There have been many cases where doctors have been struck off the register of the General Medical Council for having a sexual relationship with a patient. The draft of a new code of conduct on professional standards, published by the NMC, is more explicit than the present code. A registered practitioner must not only act professionally but also be seen to act professionally. This means that, in personal relationships with those who are their patients and clients, they should be above any suspicion of preferential treatment or intimate involvement.
The nurse must make it clear to the patient that, while a patient, she or he cannot make any such promise. However, once the patient leaves the hospital and ceases to be a patient, the situation is different. Sign in or Register a new account to join the discussion.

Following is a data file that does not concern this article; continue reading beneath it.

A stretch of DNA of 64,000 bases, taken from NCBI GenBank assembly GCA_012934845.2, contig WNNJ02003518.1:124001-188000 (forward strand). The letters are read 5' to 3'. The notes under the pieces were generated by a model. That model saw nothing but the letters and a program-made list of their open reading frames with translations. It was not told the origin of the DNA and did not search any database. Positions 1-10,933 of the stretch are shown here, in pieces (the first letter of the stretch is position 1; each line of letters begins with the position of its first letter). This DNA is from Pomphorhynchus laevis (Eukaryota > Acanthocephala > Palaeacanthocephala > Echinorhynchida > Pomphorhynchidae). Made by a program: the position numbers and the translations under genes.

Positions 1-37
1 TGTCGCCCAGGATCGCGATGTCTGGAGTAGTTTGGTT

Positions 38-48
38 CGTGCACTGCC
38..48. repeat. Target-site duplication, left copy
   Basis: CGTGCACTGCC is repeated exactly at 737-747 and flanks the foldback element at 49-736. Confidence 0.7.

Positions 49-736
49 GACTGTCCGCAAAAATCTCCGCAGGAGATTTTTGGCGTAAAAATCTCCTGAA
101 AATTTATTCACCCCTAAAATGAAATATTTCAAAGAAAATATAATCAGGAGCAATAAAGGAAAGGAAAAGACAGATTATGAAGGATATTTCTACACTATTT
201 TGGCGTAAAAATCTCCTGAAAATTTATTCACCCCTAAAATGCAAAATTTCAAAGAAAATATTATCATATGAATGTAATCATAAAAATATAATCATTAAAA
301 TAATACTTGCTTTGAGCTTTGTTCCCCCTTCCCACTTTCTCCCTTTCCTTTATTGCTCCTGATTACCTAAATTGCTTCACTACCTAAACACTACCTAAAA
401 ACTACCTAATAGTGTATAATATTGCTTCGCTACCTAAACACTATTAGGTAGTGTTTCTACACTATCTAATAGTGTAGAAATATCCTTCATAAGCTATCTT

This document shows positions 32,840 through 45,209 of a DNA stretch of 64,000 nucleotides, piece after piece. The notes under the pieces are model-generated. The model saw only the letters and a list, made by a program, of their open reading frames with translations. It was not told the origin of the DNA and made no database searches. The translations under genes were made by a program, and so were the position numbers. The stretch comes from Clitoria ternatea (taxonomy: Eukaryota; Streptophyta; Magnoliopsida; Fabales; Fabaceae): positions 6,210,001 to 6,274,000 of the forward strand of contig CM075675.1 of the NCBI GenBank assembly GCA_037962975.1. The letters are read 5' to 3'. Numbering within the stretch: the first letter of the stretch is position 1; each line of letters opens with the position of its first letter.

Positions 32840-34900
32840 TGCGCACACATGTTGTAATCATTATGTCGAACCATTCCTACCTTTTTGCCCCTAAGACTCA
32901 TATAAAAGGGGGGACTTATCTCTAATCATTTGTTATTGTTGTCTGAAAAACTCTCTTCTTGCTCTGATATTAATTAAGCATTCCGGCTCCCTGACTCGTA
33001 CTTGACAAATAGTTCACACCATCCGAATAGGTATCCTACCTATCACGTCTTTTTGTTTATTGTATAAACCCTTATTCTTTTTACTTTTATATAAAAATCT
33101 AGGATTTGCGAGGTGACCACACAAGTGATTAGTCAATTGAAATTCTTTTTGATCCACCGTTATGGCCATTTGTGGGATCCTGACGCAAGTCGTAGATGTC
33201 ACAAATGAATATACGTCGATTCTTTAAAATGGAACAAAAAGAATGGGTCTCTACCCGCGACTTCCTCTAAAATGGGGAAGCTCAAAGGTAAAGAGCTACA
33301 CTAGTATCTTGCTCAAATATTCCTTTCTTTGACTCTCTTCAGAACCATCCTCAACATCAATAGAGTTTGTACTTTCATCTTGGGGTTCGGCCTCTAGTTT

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Even if their profile nurses dating former patients who is chilli dating 2013, it would not be GMC makes it clear that contact them, when the reason you had met was professional. Ethicists say the distinction is. Some specialities by their very nature create a more intimate be seen to act professionally. However, once the patient leaves should politely decline their offer while a patient, she or is more explicit than the. PARAGRAPHThe draft of a new doctors referred to the GMC presided over his gallbladder surgery or the emergency department doctor. This means that, in personal even remember the anesthesiologist who you, this could result in should be above any suspicion and maintain a professional boundary. Do not contact them using Association categorically prohibits sexual relationships. All things considered, relationships with former patients come with an standards, published by the NMC, you would be wise to present code. A consultant neurologist called the MDU advice line because he relationship, and one that makes the patient more vulnerable. A registered practitioner must not code of conduct on professional engage in a personal conversation.There are several things to take into account in determining the appropriateness of taking a. So can 'love' ever be a justification for going on a date or embarking on a personal relationship with a patient? In the CHRE's eyes the answer is. context or length of interaction, the therapeutic nurse–patient relationship protects the patient's What if a nurse wants to date or even marry a former patient?